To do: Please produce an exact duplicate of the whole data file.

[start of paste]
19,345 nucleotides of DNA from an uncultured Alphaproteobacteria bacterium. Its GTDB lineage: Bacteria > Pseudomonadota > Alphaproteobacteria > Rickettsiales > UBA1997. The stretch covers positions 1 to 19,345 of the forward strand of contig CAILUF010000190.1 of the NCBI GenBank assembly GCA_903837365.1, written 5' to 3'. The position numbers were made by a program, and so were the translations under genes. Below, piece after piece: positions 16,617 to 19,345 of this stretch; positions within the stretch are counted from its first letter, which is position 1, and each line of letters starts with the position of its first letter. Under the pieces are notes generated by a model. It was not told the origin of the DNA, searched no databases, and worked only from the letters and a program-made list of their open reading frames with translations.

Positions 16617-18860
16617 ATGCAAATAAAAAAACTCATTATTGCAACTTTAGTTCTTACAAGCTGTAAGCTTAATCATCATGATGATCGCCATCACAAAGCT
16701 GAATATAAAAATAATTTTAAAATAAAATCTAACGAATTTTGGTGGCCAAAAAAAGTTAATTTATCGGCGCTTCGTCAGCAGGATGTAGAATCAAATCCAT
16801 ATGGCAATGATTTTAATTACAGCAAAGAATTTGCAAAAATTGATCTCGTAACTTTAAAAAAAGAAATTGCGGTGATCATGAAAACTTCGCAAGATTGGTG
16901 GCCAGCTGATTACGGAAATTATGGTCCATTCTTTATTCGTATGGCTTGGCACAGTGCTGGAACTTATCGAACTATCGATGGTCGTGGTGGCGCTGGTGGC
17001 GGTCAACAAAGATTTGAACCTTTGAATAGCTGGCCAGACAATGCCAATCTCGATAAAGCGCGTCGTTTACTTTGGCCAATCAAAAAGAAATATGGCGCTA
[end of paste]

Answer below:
19,345 nucleotides of DNA from an uncultured Alphaproteobacteria bacterium. Its GTDB lineage: Bacteria > Pseudomonadota > Alphaproteobacteria > Rickettsiales > UBA1997. The stretch covers positions 1 to 19,345 of the forward strand of contig CAILUF010000190.1 of the NCBI GenBank assembly GCA_903837365.1, written 5' to 3'. The position numbers were made by a program, and so were the translations under genes. Below, piece after piece: positions 16,617 to 19,345 of this stretch; positions within the stretch are counted from its first letter, which is position 1, and each line of letters starts with the position of its first letter. Under the pieces are notes generated by a model. It was not told the origin of the DNA, searched no databases, and worked only from the letters and a program-made list of their open reading frames with translations.

Positions 16617-18860
16617 ATGCAAATAAAAAAACTCATTATTGCAACTTTAGTTCTTACAAGCTGTAAGCTTAATCATCATGATGATCGCCATCACAAAGCT
16701 GAATATAAAAATAATTTTAAAATAAAATCTAACGAATTTTGGTGGCCAAAAAAAGTTAATTTATCGGCGCTTCGTCAGCAGGATGTAGAATCAAATCCAT
16801 ATGGCAATGATTTTAATTACAGCAAAGAATTTGCAAAAATTGATCTCGTAACTTTAAAAAAAGAAATTGCGGTGATCATGAAAACTTCGCAAGATTGGTG
16901 GCCAGCTGATTACGGAAATTATGGTCCATTCTTTATTCGTATGGCTTGGCACAGTGCTGGAACTTATCGAACTATCGATGGTCGTGGTGGCGCTGGTGGC
17001 GGTCAACAAAGATTTGAACCTTTGAATAGCTGGCCAGACAATGCCAATCTCGATAAAGCGCGTCGTTTACTTTGGCCAATCAAAAAGAAATATGGCGCTA